Joe Biden's recent nomination of Kristen Clarke to the position of Assistant Attorney General for the Civil Rights Department at the Department of Justice as shown here:
…has drawn some unexpected interest from unexpected quarters.
Just so you can put a face to the name, here is a photo of Ms. Clarke:
Here is what Biden had to say about his list of nominees, including Ms. Clarke, to the DoJ (my bold):
“Our first-rate nominees to lead the Justice Department are eminently qualified, embody character and judgment that is beyond reproach, and have devoted their careers to serving the American people with honor and integrity. They will restore the independence of the Department so it serves the interests of the people not a presidency, rebuild public trust in the rule of law, and work tirelessly to ensure a more fair and equitable justice system. They are among the most accomplished legal minds in our country who also reflect the best of America’s full range of talents and background. I am honored they accepted this call to serve at such a critical time in our nation’s history.”
Now, let's look at a bit of history about Ms. Clarke. As her C.V. shows, Ms. Clarke is a lawyer and received her Bachelor of Arts from Harvard and eventually, a degree in Law from Columbia University. While at Harvard, Ms. Clarke was the President of the Black Students Association. Back in 1994, she submitted a letter to the Harvard Crimson, Harvard's daily student newspaper which was published on October 28, 1994. Given that things disappear from the internet with great regularity in the post-truth era, for your illumination, here is a screen capture showing the letter in its entirety:
Since the screen capture may be difficult to read, here is the text of the pertinent sections of the letter which was co-authored by Kristen Clarke and Victoria Kennedy:
"In response to those who defend The Bell Curve ("Defending The Bell Curve," Opinion, Oct. 24, 1994), please use the following theories and observations to assist you in your search for truth regarding the genetic differences between Blacks and whites.
One: Dr. Richard King reveals that at the core of the human brain is the "locus coeruleus" which is a structure that is Black because it contains large amounts of (neuro) melanin which is essential for its operation.
Two: Black infants sit, stand, crawl and walk sooner than whites.
Three: Carol Barnes notes that human mental processes are controlled by melanin–that same chemical which gives Blacks their superior physical and mental abilities.
Four: Some scientists have revealed that most whites are unable to produce melanin because their pineal glands are often calcification or non-functioning. Pineal calcification rates with Africans are five to 15 percent, Asians 15 to 25 percent and Europeans 60 to 80 percent. This is the chemical basis for the cultural differences between Blacks and whites.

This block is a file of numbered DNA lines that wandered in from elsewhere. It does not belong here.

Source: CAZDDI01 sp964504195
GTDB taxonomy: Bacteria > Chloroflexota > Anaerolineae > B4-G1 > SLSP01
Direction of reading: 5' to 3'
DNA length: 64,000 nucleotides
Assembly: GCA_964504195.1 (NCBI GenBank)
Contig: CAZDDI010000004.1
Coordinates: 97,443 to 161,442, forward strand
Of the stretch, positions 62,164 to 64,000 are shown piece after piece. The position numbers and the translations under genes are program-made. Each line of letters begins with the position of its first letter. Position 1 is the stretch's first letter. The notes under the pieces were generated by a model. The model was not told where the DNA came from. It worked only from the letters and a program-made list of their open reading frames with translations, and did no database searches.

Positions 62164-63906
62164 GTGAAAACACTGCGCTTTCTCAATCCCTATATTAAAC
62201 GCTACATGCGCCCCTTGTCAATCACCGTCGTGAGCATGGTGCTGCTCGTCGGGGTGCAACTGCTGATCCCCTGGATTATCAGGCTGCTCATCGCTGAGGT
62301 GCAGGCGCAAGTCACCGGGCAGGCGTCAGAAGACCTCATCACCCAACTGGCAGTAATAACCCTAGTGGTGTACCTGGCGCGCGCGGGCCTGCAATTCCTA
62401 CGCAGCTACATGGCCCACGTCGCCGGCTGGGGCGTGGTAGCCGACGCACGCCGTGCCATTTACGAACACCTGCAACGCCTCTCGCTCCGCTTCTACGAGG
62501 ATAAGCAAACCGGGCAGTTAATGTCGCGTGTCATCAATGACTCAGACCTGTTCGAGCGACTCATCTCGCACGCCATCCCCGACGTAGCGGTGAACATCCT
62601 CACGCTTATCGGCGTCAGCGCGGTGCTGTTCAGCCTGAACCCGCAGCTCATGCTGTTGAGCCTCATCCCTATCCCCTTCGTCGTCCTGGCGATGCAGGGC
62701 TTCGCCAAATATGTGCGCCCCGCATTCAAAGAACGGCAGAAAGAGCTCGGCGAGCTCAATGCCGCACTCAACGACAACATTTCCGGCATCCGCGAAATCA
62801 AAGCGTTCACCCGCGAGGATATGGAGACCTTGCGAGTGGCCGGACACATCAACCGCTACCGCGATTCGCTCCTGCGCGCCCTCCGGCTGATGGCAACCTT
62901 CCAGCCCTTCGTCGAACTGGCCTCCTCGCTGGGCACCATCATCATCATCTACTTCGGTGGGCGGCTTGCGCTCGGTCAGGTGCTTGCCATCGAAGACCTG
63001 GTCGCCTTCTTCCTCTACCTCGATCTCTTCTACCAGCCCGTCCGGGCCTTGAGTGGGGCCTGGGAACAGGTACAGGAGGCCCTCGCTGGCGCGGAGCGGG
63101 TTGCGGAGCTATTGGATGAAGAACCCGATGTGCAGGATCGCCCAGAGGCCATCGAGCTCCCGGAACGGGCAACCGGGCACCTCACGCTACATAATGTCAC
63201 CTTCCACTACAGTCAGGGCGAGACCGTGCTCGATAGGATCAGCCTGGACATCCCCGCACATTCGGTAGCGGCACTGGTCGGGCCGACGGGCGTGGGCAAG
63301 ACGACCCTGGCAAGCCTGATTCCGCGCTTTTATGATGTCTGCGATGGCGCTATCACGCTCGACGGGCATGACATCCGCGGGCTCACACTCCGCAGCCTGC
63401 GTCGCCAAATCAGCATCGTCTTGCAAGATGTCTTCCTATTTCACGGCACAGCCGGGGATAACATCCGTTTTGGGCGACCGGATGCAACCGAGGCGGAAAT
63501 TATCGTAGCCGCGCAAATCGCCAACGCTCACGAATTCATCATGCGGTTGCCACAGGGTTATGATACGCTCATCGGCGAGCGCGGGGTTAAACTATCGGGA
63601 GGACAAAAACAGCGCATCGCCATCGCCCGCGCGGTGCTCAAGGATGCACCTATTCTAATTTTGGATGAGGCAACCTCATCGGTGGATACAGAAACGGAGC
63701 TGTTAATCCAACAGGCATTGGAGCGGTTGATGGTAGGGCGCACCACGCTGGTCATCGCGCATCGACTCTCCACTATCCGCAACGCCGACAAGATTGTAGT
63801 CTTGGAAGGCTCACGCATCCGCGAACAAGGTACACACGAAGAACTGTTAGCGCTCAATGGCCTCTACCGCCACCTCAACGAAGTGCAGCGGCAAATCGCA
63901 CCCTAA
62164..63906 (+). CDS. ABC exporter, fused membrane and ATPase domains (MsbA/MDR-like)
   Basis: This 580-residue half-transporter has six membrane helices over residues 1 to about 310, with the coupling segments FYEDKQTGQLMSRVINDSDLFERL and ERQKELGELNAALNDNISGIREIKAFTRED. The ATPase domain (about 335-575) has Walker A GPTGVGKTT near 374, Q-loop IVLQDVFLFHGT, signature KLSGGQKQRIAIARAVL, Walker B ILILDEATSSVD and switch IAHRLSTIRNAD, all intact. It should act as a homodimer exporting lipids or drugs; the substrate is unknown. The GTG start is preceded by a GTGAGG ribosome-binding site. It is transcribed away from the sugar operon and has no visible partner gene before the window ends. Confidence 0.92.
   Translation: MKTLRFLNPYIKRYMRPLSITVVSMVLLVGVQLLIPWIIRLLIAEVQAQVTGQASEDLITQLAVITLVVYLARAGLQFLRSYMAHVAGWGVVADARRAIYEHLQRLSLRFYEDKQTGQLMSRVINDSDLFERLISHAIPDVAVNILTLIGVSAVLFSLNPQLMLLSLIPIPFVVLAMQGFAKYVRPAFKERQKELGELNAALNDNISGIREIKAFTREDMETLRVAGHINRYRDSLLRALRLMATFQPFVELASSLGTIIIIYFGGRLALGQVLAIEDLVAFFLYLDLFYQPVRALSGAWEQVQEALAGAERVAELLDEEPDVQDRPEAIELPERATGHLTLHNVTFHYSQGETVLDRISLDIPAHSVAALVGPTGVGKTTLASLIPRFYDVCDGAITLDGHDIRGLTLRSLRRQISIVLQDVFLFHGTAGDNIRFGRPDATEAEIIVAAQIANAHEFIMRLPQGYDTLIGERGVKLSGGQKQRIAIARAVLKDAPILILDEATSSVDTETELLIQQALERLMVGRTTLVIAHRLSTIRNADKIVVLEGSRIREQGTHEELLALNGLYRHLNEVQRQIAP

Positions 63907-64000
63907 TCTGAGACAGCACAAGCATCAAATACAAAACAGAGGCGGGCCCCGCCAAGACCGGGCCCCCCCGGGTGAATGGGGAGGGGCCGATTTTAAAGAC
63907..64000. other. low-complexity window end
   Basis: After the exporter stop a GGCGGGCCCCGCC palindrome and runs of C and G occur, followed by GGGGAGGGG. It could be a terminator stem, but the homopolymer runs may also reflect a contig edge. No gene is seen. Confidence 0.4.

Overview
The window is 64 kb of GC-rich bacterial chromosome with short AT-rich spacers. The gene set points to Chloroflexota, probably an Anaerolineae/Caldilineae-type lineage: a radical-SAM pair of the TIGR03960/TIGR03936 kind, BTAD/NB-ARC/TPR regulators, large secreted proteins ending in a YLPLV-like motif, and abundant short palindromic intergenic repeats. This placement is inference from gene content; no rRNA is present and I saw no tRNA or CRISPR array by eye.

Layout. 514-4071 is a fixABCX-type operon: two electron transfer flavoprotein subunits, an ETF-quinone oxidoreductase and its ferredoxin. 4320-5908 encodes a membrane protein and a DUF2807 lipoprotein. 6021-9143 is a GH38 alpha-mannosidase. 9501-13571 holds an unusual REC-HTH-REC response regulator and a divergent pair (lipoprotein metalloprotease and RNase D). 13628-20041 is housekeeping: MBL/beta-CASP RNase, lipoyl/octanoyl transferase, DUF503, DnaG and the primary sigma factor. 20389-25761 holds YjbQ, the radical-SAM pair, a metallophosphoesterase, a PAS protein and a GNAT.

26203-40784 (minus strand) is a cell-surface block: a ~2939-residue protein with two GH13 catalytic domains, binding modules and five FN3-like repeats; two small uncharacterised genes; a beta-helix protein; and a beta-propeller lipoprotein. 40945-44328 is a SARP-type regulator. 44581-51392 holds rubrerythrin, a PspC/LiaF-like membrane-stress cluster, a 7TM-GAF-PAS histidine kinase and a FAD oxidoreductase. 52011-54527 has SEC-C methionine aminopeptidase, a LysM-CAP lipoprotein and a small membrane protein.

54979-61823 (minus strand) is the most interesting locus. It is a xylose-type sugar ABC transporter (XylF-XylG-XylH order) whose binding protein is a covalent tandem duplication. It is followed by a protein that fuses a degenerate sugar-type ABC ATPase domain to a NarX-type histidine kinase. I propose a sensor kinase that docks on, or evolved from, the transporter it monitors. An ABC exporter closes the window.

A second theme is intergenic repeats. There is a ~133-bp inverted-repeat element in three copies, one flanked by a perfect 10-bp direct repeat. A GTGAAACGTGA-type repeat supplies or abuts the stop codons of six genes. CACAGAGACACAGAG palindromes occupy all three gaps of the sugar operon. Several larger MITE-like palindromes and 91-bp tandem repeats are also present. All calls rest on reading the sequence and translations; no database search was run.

Five: Melanin endows Blacks with greater mental, physical and spiritual abilities–something which cannot be measured based on Eurocentric standards."
As background, The Bell Curve: Intelligence and Class Structure in American Life is a 1994 book written by political scientist Charles A. Murray and psychologist Richard Herrnstein examines racial differences in intelligence (IQ) scores. The book garnered significant media attention and created a great deal of controversy regarding its views on race, intelligence and genetics. Here is a summary of the Brookings Institute on The Bell Curve:
"While most criticism of The Bell Curve has focused on the authors’ claim that racial differences in IQ test scores are, in part, genetic, many of the book’s most important claims have escaped scrutiny. They shouldn’t. The book’s basic premise–that IQ is becoming the decisive force in determining economic rewards and social position–is demonstrably false. Herrnstein and Murray’s evidence on the difference between black and white test scores in various occupations does not show what they imply it does–massive reverse discrimination. In fact, their own evidence showing blacks and whites with the same test scores earn the same wages contradicts such a claim. Further, differences between blacks and whites in annual earnings, and the employment discrimination revealed in employment audits, suggest that blacks continue to be disadvantaged in the labor market. Because the authors sharply exaggerate the importance of I.Q, the book is excessively pessimistic about the potential role of carefully selected government programs in improving the lives of the disadvantaged. In all the controversy over the authors’ claims about race and intelligence, these points should not get lost."
All of that said, it is interesting to see the viewpoint of Kristen Clarke on racial issues and the link to intelligence when she was a student at Harvard. While she may no longer be promoting her earlier beliefs, there is no doubt that she held some fairly biased views of her own when it came to Black superiority. Whether she can be trusted to maintain a non-biased viewpoint while holding the position of Assistant Attorney General for the Civil Rights Department at he Department of Justice is a great unknown.
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